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Lahaina Shores Beach Resort and the West Maui Mountains
Lahaina is one of Hawaii's oldest cities. Kamehameha I conquered Maui in 1794 and later named Lahaina the capital of his new kingdom which it remained until Kamehameha III moved it to Honolulu in 1840. The first missionary arrived in Maui in 1820, and the missionary influences remain clearly visible in Lahaina.
As Western traders and seamen flocked to Maui, commercial growth expanded. Lahaina became a major port during the whaling era, and by the 1840s, hundreds of ships anchored there. However, the discovery of oil in 1850 spelled doom for the whaling industry.
As whaling declined, agriculture became the dominant industry in the Lahaina area. Sugar and later pineapple plantations flourished in West Maui. During 1853-1854, a smallpox epidemic killed many native Hawaiians, depleting the workforce. Immigrants from China, Japan, the Philippines were brought to Maui to work in the sugar cane fields. The influence of these immigrants can still be seen.Continue to 2 of 26 below.
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The Masters' Reading Room
The Masters' Reading Room is located at the corner of Front and Dickenson Streets. From 1834 until the end of whaling in Lahaina in the 1860's, the Masters' Reading Room served as a place where ships' masters, officers, and their families could pass time while in port. It is currently the home of the Lahaina Restoration Foundation.Continue to 3 of 26 below.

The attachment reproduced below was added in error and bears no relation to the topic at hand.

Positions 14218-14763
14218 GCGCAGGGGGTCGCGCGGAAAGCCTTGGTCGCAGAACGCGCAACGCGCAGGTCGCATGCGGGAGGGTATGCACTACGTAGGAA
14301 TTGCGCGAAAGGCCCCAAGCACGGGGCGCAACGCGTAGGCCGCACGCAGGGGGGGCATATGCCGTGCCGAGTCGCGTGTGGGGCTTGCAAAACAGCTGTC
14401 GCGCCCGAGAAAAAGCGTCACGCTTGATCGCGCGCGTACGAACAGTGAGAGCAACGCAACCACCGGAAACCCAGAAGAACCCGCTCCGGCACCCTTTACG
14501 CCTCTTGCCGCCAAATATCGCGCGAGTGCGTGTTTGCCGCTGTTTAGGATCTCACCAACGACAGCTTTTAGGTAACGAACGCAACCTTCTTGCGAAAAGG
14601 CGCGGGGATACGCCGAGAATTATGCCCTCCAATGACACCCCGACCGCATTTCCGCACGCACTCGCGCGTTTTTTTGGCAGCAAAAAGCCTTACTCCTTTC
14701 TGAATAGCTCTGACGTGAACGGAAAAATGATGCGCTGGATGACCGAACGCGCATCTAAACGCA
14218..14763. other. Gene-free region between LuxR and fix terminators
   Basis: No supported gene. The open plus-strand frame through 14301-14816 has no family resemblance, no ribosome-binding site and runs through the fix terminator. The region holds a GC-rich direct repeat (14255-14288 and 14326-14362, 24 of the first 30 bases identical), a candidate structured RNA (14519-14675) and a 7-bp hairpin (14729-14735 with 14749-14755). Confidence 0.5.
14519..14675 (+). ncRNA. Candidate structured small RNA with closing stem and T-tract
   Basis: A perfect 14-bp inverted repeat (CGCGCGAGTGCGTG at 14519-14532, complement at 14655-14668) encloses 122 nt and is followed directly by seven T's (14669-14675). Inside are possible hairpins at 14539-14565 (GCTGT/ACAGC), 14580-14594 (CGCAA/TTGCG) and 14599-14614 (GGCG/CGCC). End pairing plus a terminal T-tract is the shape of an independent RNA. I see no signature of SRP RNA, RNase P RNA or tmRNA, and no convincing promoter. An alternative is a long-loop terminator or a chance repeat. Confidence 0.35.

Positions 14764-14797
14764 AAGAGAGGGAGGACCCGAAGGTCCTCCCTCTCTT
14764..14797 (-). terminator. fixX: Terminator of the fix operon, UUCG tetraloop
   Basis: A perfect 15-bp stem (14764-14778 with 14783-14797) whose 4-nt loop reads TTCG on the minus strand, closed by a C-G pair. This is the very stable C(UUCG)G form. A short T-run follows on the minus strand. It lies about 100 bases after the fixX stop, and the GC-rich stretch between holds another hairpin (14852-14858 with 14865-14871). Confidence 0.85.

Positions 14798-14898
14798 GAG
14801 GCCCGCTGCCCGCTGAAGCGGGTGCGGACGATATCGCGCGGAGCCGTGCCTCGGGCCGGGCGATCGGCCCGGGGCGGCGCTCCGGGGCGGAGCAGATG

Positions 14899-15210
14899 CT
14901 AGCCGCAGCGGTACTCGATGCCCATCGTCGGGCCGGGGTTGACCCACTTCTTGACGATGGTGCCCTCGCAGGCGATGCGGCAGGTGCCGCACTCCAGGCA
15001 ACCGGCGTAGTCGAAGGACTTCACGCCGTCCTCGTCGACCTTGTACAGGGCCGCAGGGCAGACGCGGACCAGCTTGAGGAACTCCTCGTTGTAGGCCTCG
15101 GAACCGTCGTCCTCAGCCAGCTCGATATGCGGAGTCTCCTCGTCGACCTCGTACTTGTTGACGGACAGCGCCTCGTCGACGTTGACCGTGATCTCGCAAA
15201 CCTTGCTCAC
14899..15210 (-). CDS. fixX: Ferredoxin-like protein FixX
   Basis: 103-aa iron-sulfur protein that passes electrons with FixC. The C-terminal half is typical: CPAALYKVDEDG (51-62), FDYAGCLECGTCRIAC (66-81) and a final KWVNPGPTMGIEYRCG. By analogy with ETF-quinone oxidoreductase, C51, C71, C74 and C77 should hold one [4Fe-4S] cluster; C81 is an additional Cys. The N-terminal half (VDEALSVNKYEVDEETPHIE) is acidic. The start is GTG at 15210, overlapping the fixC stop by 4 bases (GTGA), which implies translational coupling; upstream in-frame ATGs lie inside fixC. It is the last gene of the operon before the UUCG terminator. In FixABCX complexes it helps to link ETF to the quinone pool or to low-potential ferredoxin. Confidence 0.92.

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The Baldwin Home
The Baldwin Home is the oldest building still standing in Lahaina, Maui. Built in 1834, it served as the home of missionary and physician Rev. Dwight Baldwin of Durham, Connecticut and his wife from 1838 until 1871. Baldwin was the pastor of Lahaina's old Wainee Church.
The building was restored by the Lahaina Restoration Foundation and is open to the public as a museum.Continue to 4 of 26 below.
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Former Location of the Richards House
The Richards House, which was built on the site of the present Campbell Park in Lahaina, was the first coral stone home in Hawaii. It was home to William Richards who was a close aide to King Kamehameha II. He served as the first Minister of Education in the Kingdom of Hawaii.Continue to 5 of 26 below.
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Old Lahaina Lighthouse
The Old Lahaina Lighthouse is located on the pier next to the brig Carthaginian. It was built in 1840 under a commission by King Kamehameha III as an aid to navigation for whalers. It is the oldest lighthouse in the Hawaiian Islands. The lighthouse was completely rebuilt in 1905.Continue to 6 of 26 below.